Even if you’ve been doing it for a long time, like Orna and I both have been looking through these articles, and there are new things for everybody, even if you’re a seasoned pro, there are great ideas and suggestions and more creative ways of really sharing your work. So, it was a lot of fun to research, and I’m really excited about it. I hope folks will check it out and leave messages and notes of other resources that they might have or things that they’re using that are helpful, so that we can just continue to build this list up.
Orna Ross: Fantastic. Yeah, you’re absolutely right. I mean, I expected to recognize most of what was there, and I have to say about half of the stuff that was there was new to me. I’m constantly looking for resources and you are the queen resources poetry-wise, really, I don’t know where you find this stuff. Your website is a trove, and I think what you said there is so important, and it’s the reason that you and I worked together on this podcast, in more than any other genre, I think, there’s a huge crossover in poetry between trade published, traditionally published, and self-publishing. It’s almost impossible to draw that line. I think it’s going more shadowy everywhere, but in poetry it was never really there, I think, because a lot of the indie presses are really, kind of, micro publishers, just like self-publishers and, yeah, okay, they’re not publishing their own work, but that’s the only difference. They’re using the same tools and they’re reaching their followers and stuff in the same way.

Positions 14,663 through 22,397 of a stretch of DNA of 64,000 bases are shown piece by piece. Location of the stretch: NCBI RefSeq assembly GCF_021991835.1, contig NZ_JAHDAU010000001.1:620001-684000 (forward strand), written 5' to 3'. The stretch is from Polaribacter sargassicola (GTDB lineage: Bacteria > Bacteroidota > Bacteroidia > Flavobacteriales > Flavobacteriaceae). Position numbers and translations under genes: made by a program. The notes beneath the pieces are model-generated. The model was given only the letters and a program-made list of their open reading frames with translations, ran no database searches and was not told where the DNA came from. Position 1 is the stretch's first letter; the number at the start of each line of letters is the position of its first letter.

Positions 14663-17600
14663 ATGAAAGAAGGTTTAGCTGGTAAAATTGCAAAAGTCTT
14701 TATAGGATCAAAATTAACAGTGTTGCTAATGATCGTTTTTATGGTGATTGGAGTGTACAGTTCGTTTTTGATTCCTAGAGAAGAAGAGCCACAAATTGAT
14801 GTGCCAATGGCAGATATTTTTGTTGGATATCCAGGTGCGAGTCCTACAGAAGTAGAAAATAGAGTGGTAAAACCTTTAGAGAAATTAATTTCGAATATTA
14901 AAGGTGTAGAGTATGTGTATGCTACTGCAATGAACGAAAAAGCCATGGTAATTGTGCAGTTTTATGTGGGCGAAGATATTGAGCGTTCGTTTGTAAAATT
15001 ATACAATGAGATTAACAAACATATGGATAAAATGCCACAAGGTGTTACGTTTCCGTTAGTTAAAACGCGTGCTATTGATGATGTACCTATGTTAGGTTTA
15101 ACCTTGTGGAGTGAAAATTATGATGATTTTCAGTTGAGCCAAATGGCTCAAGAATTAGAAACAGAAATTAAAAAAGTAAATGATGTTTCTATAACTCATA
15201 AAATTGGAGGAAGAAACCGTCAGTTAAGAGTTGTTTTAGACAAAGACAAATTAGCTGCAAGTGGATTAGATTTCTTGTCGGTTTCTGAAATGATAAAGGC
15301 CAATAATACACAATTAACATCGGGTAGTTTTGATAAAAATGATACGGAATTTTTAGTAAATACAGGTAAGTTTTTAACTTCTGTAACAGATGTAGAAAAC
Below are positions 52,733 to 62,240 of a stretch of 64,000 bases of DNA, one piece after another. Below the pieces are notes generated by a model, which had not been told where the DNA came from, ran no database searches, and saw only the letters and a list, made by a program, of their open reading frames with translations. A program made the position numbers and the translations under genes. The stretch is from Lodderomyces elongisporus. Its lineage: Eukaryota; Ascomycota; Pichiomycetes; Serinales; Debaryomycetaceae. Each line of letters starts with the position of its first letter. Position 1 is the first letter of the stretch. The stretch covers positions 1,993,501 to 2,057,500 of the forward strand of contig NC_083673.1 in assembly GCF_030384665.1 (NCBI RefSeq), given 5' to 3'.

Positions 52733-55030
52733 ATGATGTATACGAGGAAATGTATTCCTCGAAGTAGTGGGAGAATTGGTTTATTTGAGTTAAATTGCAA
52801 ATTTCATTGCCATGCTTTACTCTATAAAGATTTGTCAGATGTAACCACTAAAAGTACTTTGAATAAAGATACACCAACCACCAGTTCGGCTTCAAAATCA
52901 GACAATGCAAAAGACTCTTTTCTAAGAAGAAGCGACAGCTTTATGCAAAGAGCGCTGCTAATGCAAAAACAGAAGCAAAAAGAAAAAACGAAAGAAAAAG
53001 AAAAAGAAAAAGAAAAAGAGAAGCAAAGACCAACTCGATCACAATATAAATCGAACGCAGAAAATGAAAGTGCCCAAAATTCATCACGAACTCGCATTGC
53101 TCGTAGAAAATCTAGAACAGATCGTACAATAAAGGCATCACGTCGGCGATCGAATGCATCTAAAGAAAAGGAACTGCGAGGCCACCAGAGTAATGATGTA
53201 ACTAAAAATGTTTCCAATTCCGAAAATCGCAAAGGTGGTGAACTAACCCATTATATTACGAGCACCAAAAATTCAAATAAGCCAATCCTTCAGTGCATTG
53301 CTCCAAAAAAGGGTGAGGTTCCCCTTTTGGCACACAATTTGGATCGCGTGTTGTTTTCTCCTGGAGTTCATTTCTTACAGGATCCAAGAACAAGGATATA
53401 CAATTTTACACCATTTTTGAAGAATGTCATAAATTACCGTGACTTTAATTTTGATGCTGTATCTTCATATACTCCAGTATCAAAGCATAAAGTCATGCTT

So, yeah, I do encourage everybody to check out the resources, and if you’re looking for a resource that isn’t there, both we at ALLi, and I know Trish, would be really interested in hearing what you need as self-publishing poets, what do you need to know more about, and also to say that we will be, I know you’ve quite a few resources about Instagram on your page, and that later on after this session, we will be running our #IndiePoetryPlease! session over on Instagram live, if any of you are around for that.